It's claim that the Secure Enclave is comprimisable is based on Apple releasing a firmware update that "increased delays between passcode attempts". From this the author then assumes that Apple then has the ability to "disable passcode delays and auto erase". There is no evidence for this. And there are plenty of other scenarios like their being a hardware minimum attempt delay, auto erase not being possible or the maximum attempt count implemented in hardware.
Seriously though, this seems like a consumer-friendly decisions, as was the iOS backdoor/San Bernadino press release yesterday and it's nice to see.
Fortunately a friend overheard my conversation and recommended I just take it to Apple. Sure enough, screen replacements are something like $105 out the door. The replace the screen and digitizer.
When I went back for my phone, they told me they tried 2 new screens+digitizers and neither one worked, so they just gave me a new phone for the "screen replacement" price.
Needless to say, I was quite happy I didn't try to DIY. I had no idea the "official" Apple repairs would be so cheap. I guess things have gotten a lot more consumer friendly since the bad PR days of cracked screens.
I'm not sure if the home button is replaced in a screen replacement, but I can't imagine it's particularly expensive vs a screen+digitizer replacement.
Compared with every other customer service experience I've had, this is gold standard and means I'll almost certainly keep buying Apple kit (although my current battery issues aren't being handled as effectively, mind.)
When you get a display replaced, the phone goes through 2 machines, one of which calibrates the phone by launching some weird firmware while in the machine (actually kinda neat, its like a DFU mode but it doesn't wipe the phone in the process)
Since every phone has to run through the machine, it creates a backlog of phones that are waiting. These phones work without being put through the machine, but sometimes the displays are fucked and the machine detects that (and the phone then gets a new display, etc etc).
The machine also pairs the display with the phone, so that Applecare have a record of what display is currently on what phone.
If you take your phone in again, they do a spot check to make sure that display matches and they're good to go. If it doesn't, then they're supposed to refuse service (cause its likely that it was done at a dodgy repairer).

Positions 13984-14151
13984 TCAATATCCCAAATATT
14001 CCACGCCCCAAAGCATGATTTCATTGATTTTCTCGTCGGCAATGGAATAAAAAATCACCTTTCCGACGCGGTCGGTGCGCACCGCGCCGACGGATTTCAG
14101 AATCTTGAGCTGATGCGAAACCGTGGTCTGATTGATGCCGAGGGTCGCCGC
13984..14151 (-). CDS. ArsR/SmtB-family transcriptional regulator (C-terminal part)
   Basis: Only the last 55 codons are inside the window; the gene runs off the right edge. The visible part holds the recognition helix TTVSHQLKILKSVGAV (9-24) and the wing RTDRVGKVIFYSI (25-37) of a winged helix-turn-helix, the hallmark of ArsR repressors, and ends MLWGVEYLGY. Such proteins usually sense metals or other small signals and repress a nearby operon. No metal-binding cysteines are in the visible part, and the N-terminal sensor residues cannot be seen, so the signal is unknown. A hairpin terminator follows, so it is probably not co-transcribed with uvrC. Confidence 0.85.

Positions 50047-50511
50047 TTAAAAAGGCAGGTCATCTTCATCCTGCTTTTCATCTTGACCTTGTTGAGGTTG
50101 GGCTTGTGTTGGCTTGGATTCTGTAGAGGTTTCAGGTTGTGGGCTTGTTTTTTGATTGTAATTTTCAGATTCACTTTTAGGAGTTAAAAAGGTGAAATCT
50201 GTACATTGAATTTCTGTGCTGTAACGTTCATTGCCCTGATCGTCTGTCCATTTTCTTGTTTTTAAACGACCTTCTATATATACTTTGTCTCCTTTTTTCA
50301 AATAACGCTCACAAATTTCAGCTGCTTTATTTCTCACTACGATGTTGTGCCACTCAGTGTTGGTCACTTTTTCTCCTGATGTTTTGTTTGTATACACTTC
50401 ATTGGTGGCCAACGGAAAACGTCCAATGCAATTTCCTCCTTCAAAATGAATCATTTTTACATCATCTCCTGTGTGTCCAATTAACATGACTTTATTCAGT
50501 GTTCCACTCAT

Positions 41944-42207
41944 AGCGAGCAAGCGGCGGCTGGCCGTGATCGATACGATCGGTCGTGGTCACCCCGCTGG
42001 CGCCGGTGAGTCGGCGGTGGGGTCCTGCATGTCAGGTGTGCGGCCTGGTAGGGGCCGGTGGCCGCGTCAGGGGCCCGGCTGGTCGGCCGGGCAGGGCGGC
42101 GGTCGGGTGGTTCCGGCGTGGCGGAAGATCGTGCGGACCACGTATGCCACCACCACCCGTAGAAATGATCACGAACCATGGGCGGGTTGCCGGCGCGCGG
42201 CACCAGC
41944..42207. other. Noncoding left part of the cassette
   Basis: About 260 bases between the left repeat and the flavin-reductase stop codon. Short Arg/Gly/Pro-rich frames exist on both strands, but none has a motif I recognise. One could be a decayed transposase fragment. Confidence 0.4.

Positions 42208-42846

HOWEVER! I've seen phones get stuck in weird loops as soon as they're restarted if they haven't been put through the machine yet. The phone basically is fucked at that point and needs replacement. Remember, this is a legit repair that has caused this, and happens way more than you think (maybe 1 in 20 when i left, its probably better now).
Therefore, they are probably taking this route because they can't be sure that they aren't the cause of the fuckups.
Is it more tractable or less tractable for someone to brute-force the 4 digit pin than the TouchID? I.e. if someone wanted to get into my phone, and they removed the official TouchID sensor and now it falls back on a 4 digit pin, does that do them any good?
I wonder if I could get the old behaviour back - if someone was tampering with my phone by removing the sensor, is there any way of bricking the phone until I can get it to an apple store?
> Touch ID can be trained to recognize up to ve di erent ngers. With one finger enrolled, the chance of a random match with someone else is 1 in 50,000. However, Touch ID allows only ve unsuccessful ngerprint match attempts before the user is required to enter a passcode to obtain access.
So that's at least 4 digits. Newer devices like the 6 series and 6s series may have better sensors.
The quote, in English:
> Touch ID can be trained to recognize up to five different fingers.
> With one finger enrolled, the chance of a random match with someone else is 1 in 50,000.
> However, Touch ID allows only five unsuccessful fingerprint match attempts before the user is required to enter a passcode to obtain access.
I remember an episode of macgyver where macgyver gets past a handprint scanner by sprinkling baking soda over it; it adhered to the oil left on the scanner by the previous user and he got in.
Links to https://support.apple.com/en-us/HT205628
I broke my screen and home button and had them replaced before I went on vacation. Luckily I had read about the error 53 issue before attempting to upgrade my jailbroken device.